As we’ve noted earlier, Rod Serling served in an infantry outfit in the Philippines during WW II.  His disdain for needless loss of human life probably matched the feelings of many men who had served in the war.  The acting in this episode is very good.  I especially enjoyed the characterization of Sgt. Causarano.  His war weary but professional attitude was very appealing.  Dean Stockwell as the Lt. was also good.  Of interest is a cameo as one of the soldiers by Leonard Nimoy in his pre-Spock era.  B+

CBS Advocates for Political Violence

Several sites have picked up on a trailer that CBS put out for their show, “The Good Fight.”

https://www.redstate.com/diary/WrongthinkRadio/2019/04/13/cbs-posts-trailer-encouraging-violence-deletes/

The plot of the episode is Democrat and Republican poll watchers confront “neo-nazis” at an election site and a riot ensues.  In the video clip above, one of the actors in the show says that seeing white nationalist Richard Spencer getting sucker punched convinced him that the correct response to political speech that offends him is physical assault.

This is an interesting decision by CBS.  They have now openly advocated for political violence where free speech laws prevent any restraint against statements that they disapprove.  This might be a legally dangerous stance to take by a company that requires a government license to exist on the broadcast systems.

I could imagine a complaint being lodged by someone to the FCC bringing into question their fitness as broadcasters.  Granted the show in question is not on the broadcast channel.  It is some kind of streaming option called CBS All Access but that is probably not a barrier against the general public complaining about a CBS property that steps beyond the bounds of responsible political opinion into the realm of political violence against Americans.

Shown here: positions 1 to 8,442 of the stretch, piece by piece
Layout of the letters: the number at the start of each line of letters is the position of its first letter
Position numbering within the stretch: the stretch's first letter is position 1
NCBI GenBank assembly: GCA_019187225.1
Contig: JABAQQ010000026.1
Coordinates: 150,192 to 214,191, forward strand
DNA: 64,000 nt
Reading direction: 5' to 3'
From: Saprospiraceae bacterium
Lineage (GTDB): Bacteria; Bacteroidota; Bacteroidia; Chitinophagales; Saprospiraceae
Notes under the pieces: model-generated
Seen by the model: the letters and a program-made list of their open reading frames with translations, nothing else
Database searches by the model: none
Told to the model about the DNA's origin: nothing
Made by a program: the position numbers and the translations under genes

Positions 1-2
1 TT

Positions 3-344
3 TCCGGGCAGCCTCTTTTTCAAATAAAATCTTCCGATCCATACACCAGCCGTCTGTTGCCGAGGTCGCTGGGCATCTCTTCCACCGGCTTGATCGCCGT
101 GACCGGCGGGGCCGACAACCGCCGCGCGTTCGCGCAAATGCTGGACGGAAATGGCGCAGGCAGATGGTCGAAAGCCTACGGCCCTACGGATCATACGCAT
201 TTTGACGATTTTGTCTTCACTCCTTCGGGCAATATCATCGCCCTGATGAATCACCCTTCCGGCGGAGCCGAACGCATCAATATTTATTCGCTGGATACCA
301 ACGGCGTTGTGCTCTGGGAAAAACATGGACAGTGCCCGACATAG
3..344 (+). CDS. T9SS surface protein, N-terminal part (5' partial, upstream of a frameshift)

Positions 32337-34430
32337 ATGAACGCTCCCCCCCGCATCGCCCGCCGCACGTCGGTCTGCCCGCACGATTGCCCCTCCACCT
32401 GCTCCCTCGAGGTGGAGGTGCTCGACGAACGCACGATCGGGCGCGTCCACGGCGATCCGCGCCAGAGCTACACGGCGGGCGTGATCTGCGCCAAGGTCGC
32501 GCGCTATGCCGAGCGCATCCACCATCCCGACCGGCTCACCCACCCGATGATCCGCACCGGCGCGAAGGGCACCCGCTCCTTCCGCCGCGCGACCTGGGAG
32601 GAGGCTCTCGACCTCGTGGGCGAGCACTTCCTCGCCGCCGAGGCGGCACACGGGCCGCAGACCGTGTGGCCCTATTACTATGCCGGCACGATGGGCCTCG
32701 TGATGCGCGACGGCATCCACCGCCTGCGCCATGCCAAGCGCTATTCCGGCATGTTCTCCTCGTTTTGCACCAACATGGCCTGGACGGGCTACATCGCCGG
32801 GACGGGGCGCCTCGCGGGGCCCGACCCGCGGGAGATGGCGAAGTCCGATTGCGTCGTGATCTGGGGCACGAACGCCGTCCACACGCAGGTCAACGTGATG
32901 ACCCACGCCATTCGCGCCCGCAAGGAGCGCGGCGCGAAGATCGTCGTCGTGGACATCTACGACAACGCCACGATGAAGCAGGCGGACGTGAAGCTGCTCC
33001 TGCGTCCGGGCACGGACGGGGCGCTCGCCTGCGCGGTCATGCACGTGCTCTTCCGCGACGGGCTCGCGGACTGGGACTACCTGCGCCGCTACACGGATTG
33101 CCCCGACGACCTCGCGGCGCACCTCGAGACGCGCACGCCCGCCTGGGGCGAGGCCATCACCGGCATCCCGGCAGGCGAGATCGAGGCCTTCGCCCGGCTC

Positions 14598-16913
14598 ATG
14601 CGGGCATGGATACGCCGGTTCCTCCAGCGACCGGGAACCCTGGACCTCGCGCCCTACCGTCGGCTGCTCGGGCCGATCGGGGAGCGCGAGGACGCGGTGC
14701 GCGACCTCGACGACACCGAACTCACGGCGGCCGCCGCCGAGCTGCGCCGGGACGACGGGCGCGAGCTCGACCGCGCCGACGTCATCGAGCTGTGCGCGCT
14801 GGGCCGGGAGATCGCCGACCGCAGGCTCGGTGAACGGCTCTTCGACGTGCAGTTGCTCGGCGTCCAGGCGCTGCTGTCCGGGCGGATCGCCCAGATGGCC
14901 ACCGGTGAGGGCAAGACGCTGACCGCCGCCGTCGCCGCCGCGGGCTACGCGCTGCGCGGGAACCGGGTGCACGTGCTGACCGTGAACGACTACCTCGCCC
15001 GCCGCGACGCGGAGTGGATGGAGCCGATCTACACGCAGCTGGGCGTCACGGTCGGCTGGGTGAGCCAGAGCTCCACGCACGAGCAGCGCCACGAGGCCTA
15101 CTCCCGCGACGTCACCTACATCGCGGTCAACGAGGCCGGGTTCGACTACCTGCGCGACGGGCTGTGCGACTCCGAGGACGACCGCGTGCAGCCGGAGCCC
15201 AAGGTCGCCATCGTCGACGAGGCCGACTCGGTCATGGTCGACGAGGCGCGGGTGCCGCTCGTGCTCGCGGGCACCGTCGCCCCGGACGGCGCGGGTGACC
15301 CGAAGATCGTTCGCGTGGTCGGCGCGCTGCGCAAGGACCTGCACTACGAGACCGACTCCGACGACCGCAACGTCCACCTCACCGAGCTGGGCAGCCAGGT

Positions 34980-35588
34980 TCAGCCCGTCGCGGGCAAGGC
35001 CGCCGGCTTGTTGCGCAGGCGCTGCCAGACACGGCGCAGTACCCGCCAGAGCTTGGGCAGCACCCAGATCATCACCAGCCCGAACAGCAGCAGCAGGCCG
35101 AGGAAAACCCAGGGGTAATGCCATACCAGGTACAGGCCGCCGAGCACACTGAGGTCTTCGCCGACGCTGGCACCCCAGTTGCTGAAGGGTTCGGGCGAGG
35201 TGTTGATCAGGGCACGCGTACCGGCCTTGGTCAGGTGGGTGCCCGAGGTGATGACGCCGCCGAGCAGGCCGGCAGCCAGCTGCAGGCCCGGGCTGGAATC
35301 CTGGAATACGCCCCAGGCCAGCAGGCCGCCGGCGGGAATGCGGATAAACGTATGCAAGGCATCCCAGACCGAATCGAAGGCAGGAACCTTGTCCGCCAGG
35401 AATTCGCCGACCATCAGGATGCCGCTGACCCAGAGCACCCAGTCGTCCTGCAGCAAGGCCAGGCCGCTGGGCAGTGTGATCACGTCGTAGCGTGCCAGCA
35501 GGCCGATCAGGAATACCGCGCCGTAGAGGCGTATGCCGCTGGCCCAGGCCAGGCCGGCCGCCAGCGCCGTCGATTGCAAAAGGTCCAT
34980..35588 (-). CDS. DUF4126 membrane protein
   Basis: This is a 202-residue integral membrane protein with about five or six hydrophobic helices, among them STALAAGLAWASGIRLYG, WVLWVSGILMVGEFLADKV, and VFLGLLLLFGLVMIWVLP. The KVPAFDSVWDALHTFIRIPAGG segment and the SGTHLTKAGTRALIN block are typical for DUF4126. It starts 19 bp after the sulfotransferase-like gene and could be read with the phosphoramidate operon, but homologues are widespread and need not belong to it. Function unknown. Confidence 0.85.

I guess it remains to be seen if this escalation is part of any larger pattern where the radical left begins using violence as their main enforcement tool against their enemies.  After all, it’s one thing for TV actors to go on a nazi-bashing spree on the small screen.  It’s a little more tricky for Antifa to get away with it anywhere except the confines of the blue state confederation.  And how many actual nazis are there in LA, NYC and D.C.?  It’s got to be a pretty limited population in those locales.

The folks on the dissident right see this as confirmation that the future will be an increasingly polarized country that eventually will divide into two or more components.  Well, I’ll say it does show that the Left isn’t afraid to legitimize violence against those it sees as its enemies.  Whether that equates into a civil war is a slightly different question.

But apocalyptic conclusions aside, it is clear that CBS would like to be able to paint the people they don’t like as neo-nazis.  So if you wear a MAGA hat you’re a racist and don’t deserve First Amendment protection or even protection from assault in public.  This way of looking at things doesn’t seem to be the way these things are actually happening in the real world, even in the blue state version of the real world.  Recently a man in Massachusetts was accosted by (of all things) an illegal alien who objected to his MAGA hat.  Interestingly, even in that deep blue state, she was arrested and in fact deported.  That’s not to say that there won’t be abuses in blue states and even excursions of leftist violence elsewhere.  But it’s just not something that seems inevitable.  From my point of view what’s at the heart of this is worry on the Left that President Trump and his policies are becoming increasingly popular and his re-election is becoming increasingly real in their minds.  They want to have something to blame him for and manufacturing violence seems like a good thing to start with.  That would explain the Jussie Smollett hoax and some of the other incidences.  They really need nazis and will do whatever it takes to manufacture them.

Anyway, it probably wouldn’t hurt to complain to the FCC about CBS and see if we can’t cause them some trouble.  It seems well deserved and doesn’t take much effort.

The Twilight Zone – Complete Series Review – Season 3 Episode 14 – Five Characters in Search of an Exit